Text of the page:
CRAIG CONLEY (Prof. Oddfellow) is recognized by Encarta as “America’s most creative and diligent scholar of letters, words and punctuation.” He has been called a “language fanatic” by Page Six gossip columnist Cindy Adams, a “cult hero” by Publisher’s Weekly, and “a true Renaissance man of the modern era, diving headfirst into comprehensive, open-minded study of realms obscured or merely obscure” by Clint Marsh. An eccentric scholar, Conley’s ideas are often decades ahead of their time. He invented the concept of the “virtual pet” in 1980, fifteen years before the debut of the popular “Tamagotchi” in Japan. His virtual pet, actually a rare flower, still thrives and has reached an incomprehensible size. Conley’s website is OneLetterWords.com.
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A Turkish Delight of musings on languages, deflations of metaphysics, vauntings of arcana, and great visual humor.
Today — May 29, 2015

Restoring the Lost Sense (permalink)

Google delivers zero results for the "opposite of a bedroom farce," but here's what it looks like, from Donna Quixote by Justin MacCarthy and illustrated by Arthur Hopkins, 1879.  The caption reads, "Oh, I am so glad you are not in bed!"


[Inexplicable images from generations ago invite us to restore the lost sense of immediacy.  We follow the founder of the Theater of Spontaneity, Jacob Moreno, who proposed stringing together "now and then flashes" to unfetter illusion and let imagination run free.  The images we have collected for this series came at a tremendous price, which we explained previously.]
> read more from Restoring the Lost Sense . . .


The Right Word (permalink)

As we see here, the word "hare" is properly followed by four squiggles, as if tracing a leaping gait.  Either a lower-case w or tilde symbol will suffice for typing.  From The Works of John Collier-Tim Bobbin in Prose and Verse, 1894.


> read more from The Right Word . . .


Restoring the Lost Sense (permalink)

Here are some ring imps, magnified, from Imprisoned in a Spanish Convent by Eustace Clare Grenville Murray, 1886.


[Inexplicable images from generations ago invite us to restore the lost sense of immediacy.  We follow the founder of the Theater of Spontaneity, Jacob Moreno, who proposed stringing together "now and then flashes" to unfetter illusion and let imagination run free.  The images we have collected for this series came at a tremendous price, which we explained previously.]
> read more from Restoring the Lost Sense . . .


This May Surprise You (permalink)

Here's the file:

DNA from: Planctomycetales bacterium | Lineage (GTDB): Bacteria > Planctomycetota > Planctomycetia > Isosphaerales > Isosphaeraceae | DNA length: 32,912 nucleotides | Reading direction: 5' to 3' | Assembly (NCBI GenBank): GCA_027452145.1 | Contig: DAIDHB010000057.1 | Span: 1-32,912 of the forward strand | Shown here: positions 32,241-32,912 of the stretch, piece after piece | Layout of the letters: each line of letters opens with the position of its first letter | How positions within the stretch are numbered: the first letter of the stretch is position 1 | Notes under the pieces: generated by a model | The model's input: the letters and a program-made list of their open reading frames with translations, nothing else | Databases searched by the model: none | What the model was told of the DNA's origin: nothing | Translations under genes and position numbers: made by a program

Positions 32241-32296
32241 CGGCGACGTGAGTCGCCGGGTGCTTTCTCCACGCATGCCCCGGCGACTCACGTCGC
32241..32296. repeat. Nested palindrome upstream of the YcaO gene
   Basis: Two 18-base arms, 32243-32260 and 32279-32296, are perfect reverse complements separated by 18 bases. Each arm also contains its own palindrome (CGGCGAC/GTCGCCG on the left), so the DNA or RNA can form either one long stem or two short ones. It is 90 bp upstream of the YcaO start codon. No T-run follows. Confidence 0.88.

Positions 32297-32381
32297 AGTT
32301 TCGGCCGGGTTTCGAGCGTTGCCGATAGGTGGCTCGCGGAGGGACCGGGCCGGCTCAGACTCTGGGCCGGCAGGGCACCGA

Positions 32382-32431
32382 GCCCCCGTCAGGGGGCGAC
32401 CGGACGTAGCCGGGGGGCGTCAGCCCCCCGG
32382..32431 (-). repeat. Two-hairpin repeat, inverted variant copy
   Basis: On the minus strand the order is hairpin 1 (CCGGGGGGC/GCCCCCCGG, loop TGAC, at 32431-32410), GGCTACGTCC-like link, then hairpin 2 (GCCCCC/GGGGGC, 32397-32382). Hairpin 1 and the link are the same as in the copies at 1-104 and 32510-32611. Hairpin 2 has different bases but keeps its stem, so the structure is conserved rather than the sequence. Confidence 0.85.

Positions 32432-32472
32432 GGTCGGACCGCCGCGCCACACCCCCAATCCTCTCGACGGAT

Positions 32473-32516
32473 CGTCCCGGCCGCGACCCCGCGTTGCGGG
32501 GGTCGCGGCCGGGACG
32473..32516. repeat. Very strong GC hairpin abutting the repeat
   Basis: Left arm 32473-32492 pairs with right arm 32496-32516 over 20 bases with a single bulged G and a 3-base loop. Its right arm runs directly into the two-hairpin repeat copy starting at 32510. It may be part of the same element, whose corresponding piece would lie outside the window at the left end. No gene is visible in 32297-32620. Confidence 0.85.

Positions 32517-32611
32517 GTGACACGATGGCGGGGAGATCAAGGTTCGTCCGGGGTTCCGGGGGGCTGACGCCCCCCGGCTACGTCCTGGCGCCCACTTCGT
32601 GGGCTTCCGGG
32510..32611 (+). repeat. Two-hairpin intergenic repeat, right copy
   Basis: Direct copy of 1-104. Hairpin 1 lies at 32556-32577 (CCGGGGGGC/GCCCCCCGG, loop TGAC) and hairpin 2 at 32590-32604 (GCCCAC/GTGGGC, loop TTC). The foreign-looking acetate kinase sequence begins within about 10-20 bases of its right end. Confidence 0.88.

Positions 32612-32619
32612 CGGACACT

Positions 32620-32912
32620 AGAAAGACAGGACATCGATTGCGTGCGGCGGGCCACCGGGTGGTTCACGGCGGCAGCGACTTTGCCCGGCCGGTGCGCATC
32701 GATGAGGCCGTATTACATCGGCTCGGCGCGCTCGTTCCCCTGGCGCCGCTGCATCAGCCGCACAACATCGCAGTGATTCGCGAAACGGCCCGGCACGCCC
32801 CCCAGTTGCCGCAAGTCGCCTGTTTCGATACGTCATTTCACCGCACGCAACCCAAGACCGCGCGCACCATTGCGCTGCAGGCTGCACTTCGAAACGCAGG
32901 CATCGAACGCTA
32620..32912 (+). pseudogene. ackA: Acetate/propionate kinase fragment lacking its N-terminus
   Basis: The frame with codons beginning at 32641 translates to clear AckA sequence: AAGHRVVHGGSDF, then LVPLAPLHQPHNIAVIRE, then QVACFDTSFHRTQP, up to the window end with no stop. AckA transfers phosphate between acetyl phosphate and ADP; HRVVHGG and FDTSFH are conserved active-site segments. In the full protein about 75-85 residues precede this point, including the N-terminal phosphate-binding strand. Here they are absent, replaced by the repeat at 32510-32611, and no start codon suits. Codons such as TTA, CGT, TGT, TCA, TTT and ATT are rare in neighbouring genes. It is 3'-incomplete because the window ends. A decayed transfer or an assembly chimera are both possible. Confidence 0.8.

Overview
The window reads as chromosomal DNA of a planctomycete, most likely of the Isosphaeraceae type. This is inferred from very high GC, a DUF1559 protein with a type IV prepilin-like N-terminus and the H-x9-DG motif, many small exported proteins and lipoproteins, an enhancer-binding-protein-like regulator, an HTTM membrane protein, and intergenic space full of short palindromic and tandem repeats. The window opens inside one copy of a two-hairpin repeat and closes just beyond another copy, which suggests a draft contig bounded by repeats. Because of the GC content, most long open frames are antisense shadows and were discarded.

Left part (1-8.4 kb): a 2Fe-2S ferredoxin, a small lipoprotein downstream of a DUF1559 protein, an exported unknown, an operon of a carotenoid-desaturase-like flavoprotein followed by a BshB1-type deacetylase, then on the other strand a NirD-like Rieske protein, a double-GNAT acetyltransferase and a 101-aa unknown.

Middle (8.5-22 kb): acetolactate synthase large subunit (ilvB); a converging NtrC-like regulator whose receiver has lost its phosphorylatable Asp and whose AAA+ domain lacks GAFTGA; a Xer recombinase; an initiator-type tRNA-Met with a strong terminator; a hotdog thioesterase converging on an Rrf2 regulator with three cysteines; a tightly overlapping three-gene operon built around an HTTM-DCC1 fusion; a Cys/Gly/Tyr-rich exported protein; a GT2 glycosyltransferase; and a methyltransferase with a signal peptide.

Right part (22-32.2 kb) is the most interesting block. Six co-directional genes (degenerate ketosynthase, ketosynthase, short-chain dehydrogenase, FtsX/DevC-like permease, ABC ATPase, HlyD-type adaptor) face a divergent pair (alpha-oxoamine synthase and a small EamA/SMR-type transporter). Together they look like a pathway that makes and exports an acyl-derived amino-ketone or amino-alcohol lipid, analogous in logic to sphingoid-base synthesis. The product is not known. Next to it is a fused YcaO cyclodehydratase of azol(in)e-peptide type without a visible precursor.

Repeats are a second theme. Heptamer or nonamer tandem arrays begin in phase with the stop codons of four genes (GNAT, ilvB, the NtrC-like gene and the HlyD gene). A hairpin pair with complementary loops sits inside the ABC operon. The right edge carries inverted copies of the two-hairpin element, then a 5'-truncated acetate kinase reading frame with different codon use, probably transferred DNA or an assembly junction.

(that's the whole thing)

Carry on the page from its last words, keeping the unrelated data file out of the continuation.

"The sun is the soul and the light of the world, probably in the same way that the physical letters of the vowels are the soul of the alphabet." —Joseph Dan, The "Unique Cherub Circle": A School of Mystics and Esoterics in Medieval Germany (1999)

> read more from This May Surprise You . . .


This Terrible Problem That Is the Sea (permalink)
That's right—blame the ocean for your traditional views of women's roles.  "'It only wants you, Sylvia, to make the house perfect,' he said."  From Jack Forester's Fate by Catharine Shaw, 1893.

   ,(   ,(   ,(   ,(   ,(   ,(   ,(   ,(
`-' `-' `-' `-' `-' `-' `-' `-' `
"The sea is a cruel mistress. Yet again the sea has behaved unconscionably. It's time to address this terrible problem that is the sea." —Captain Neddie, from the hilarious BBC series Broken News
> read more from This Terrible Problem That Is the Sea . . .


Restoring the Lost Sense (permalink)

From Punch magazine, 1841.


[Inexplicable images from generations ago invite us to restore the lost sense of immediacy.  We follow the founder of the Theater of Spontaneity, Jacob Moreno, who proposed stringing together "now and then flashes" to unfetter illusion and let imagination run free.  The images we have collected for this series came at a tremendous price, which we explained previously.]
> read more from Restoring the Lost Sense . . .


Is Today The Day? (permalink)
29
May 2015

“Today is the day for success or failure.”

The Bridgemen’s Magazine, 1901

From the outrageous to the inspirational to the hilarious, here’s a daily reminder to break out of the old grind and do something unexpected, for the fun, the challenge, or the heck of it.

If today simply isn’t your day, click here to have a different day.


Music Box Moment (permalink)
Do you deserve a nostalgic breather?  Through the delicate workings of the music box, even the most dramatic compositions seem to play only for you.  You’ll hear even a very familiar piece in a whole new way.  Courtesy of home recording pioneer Ken Clinger, here’s today’s music box selection.  It will sound surprisingly good even through built-in computer speakers, and it will cut through the ambient noise of the office without being distracting.

Featured in Today’s Music Box:
Piano Sonata #4 - movement #1 (Beethoven)
performed by Ken Clinger
If you could use another Music Box Moment, choose a piece:


Today’s Color Palette: Prof.odd.fellow (more info)